2. During the Treaty Body session
 Host meetings, create awareness in constituencies  Issue press statements, participate in public

meetings, radio talk shows

3. After the Treaty Body session
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Publicizing and awareness raising domestically about the proceedings before the Treaty Body and the concluding observations and recommendations. Monitoring the implementation by government of the recommendations.

African Regional System
 African Charter on Human and People’s Rights, 1981  In terms of Article 62 - submit a report on legislative

and other measures every 2 years  Reporting has been criticized as arduous and too heavy a burden resulting in many states not reporting or reporting late  Quality of reports have been a matter of concern due to lack of expertise, resources or political will  Makes General Comments

African Instruments
 African Charter on Human and Peoples’ Rights
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The African Charter’s deals with gender in its preamble and in Articles 2, 3, and 18(3). Article 18(3) addresses specifically the rights of women by making it a duty on States to "eliminate all forms of discrimination against women and ensure adequate protection of women and children’s rights as they are stipulated in international conventions and declarations".

 The Protocol to the African Charter on Human and

peoples’ Rights, relative to the Rights of Women in Africa was adopted in July 2003 and entered into force on 25 November 2005

African Charter on the Rights and Welfare of the Child
 Corporal punishment provisions:
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Art 11(5): parties to the Charter should take all appropriate measures to ensure that a child who is subjected to school or parental discipline shall be treated with humanity and with respect to the inherent dignity of the child. Art21(1): parties should take all appropriate measures to eliminate harmful social and cultural practices affecting the welfare, dignity, normal growth, development of the child and those customs and practices prejudicial to the health or life of the child.

 Disability provisions:  Art 13: special mention of PWDs by calling for adoption of special measures of protection, together with the principle of self-reliance, participation and access.

Universal Periodic Review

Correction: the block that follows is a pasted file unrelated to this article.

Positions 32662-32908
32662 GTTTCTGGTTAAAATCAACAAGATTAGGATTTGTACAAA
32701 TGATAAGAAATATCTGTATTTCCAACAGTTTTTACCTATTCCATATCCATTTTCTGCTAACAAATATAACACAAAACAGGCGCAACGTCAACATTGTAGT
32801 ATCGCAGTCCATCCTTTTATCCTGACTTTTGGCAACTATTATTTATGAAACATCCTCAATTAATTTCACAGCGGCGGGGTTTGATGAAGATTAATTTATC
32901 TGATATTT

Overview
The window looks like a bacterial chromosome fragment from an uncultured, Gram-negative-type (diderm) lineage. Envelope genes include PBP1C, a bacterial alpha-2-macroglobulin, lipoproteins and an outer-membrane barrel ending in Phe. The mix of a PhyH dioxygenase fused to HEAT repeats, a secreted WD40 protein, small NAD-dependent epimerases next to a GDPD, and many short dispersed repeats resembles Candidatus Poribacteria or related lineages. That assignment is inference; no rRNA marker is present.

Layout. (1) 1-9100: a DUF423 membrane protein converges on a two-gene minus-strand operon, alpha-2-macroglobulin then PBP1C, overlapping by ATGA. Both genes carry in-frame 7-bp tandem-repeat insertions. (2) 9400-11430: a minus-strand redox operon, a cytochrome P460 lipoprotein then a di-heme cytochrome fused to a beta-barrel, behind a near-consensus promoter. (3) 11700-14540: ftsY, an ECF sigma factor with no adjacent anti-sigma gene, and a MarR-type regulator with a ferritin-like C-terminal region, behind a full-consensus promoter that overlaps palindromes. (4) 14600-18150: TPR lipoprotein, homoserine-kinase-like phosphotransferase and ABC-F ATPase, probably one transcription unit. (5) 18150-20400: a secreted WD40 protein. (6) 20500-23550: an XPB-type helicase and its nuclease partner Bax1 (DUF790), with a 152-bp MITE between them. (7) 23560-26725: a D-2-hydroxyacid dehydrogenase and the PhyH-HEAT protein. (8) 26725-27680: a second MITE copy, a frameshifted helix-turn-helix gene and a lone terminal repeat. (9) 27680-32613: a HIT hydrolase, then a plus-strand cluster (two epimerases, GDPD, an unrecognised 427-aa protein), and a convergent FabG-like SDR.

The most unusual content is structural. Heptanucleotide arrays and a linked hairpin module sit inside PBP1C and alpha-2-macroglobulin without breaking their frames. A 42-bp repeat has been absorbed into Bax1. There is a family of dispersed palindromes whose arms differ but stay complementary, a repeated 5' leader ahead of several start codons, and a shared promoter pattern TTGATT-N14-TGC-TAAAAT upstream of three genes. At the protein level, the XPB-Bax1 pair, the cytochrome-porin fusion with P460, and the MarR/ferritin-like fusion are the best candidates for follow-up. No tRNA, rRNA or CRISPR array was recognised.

 UPR is new mechanism established by the Human Rights

Council (HRC).  Its aim is to improve the human rights situation on the ground, in every UN member state, by assessing the fulfillment of each country’s human rights obligations and looking at positive developments and challenges in this area.  All member states will be reviewed, in sessions, over a period of four years. South Africa was reviewed in the first session, which took place in April 2008.  Recommended to South Africa to systematically and continuously integrate a gender perspective in the follow-up process to the UPR (Slovenia);

UPR Recommendations
 Recommended to take increased measures to protect and

provide redress to women at risk of or subjected to genderbased violence (The Netherlands);  Recommended South Africa to follow up on the recommendation made by the Committee against Torture to adopt all necessary measures to prevent, combat and punish violence against women and children (Switzerland);  Recommended that concrete measures be taken to improve the handling by police of rape cases and to curb rates of violence, particularly against women and girls (Canada);  Recommended to South Africa to persevere in its efforts to promote the rights of education and to pay particular attention to continuing and disseminating the culture of human rights among young people as part of its educational and pedagogical programme (Tunisia);

Conclusion
 South Africa’s standing in the international

community.  Role of international law in ensuring that we achieve the full enjoyment of the rights in the constitution.

Contact Details
 Parliamentary and International Affairs

Programme – South African Human Rights Commission
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Head of Programme: Judith Cohen Email: jcohen@sahrc.org.za / stula@sahrc.org.za Tel: 021 426 2277 Fax 021 426 2875 132 Adderley Street, 7th floor ABSA Building